Putting Yourself First, Olympian Style

August 18, 2021
Blog
Communication
Health & Wellness
Read time: 2 mins

With the Tokyo Olympics wrapped up, we look back fondly on the last two weeks of the incredible competition we witnessed. Glued to our seats every time we tuned in, we are left feeling empowered and proud.

Olympics

But it wasn’t all about what we were seeing. A big life lesson came from what we did not see. It was when U.S. gymnastics Olympian Simone Biles withdrew from the Olympic gymnastics final and the individual and all-around gymnastic competitions to protect her mental well-being. She is the United States’ most decorated American gymnast, who has earned 30 Olympic and World Championship medals.

This is coming off COVID-19, with its quarantines, shut-downs, working from home, and homeschooling. Not surprisingly, since March 2020, one in four people in the U.S. reported symptoms of anxiety or depression.

The hidden stigma of mental health issues is nothing new. But what is new is embracing these issues and having the conversations. To Biles, that meant not competing in the Olympics, knowing they would go on without her. The long days, weeks, months, and years she worked so hard to get there took a back seat to her mental health. That takes brave and strong to a different level.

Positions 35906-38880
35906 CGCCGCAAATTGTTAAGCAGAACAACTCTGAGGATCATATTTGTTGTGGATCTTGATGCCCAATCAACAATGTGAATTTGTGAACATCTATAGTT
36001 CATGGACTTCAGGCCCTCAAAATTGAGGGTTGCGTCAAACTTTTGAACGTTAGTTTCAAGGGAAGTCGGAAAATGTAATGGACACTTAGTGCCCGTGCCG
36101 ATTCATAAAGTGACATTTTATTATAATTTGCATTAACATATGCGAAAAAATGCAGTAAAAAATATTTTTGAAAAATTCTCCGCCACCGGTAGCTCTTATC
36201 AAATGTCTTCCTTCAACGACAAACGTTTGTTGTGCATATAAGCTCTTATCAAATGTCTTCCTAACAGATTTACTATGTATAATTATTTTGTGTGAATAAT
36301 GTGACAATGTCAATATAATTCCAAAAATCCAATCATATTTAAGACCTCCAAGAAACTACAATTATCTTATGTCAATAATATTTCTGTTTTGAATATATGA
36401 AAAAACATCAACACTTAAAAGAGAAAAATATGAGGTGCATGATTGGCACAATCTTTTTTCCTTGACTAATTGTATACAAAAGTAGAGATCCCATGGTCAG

And she is not alone. Japanese tennis Olympian Naomi Osaka, who lit the Olympic torch during opening ceremonies, openly admits she battles anxiety and depression. Then there is Olympic swimming legend Michael Phelps, who told Sports Illustrated that he struggled after the 2012 Olympics with depression.

These athletes give new meaning to the phrase rising above adversity. They are in tune with themselves and know how important their mental health is. By putting it out there, they are surely helping someone struggling with the same problems.

There is no questioning the physically strong Olympians, who are the best in the world at the sport they have mastered. But let’s hear it for the mentally strong Olympians, who are already role models and are showcasing that taking care of their mental state of mind is equally important as taking care of their physicality.

 

If you are feeling anxious or depressed, you are not alone, and help is out there. You can start by researching how to manage certain stressors, confide in a friend, or take advantage of your company’s confidential Employee Assistance Program. If you have thoughts of suicide, help is just a phone call away. Call the National Suicide Prevention Lifeline at 1-800-273-8255 any time of day. The Lifeline provides free and confidential support for people in distress, as well as prevention and crisis resources for you or your loved ones.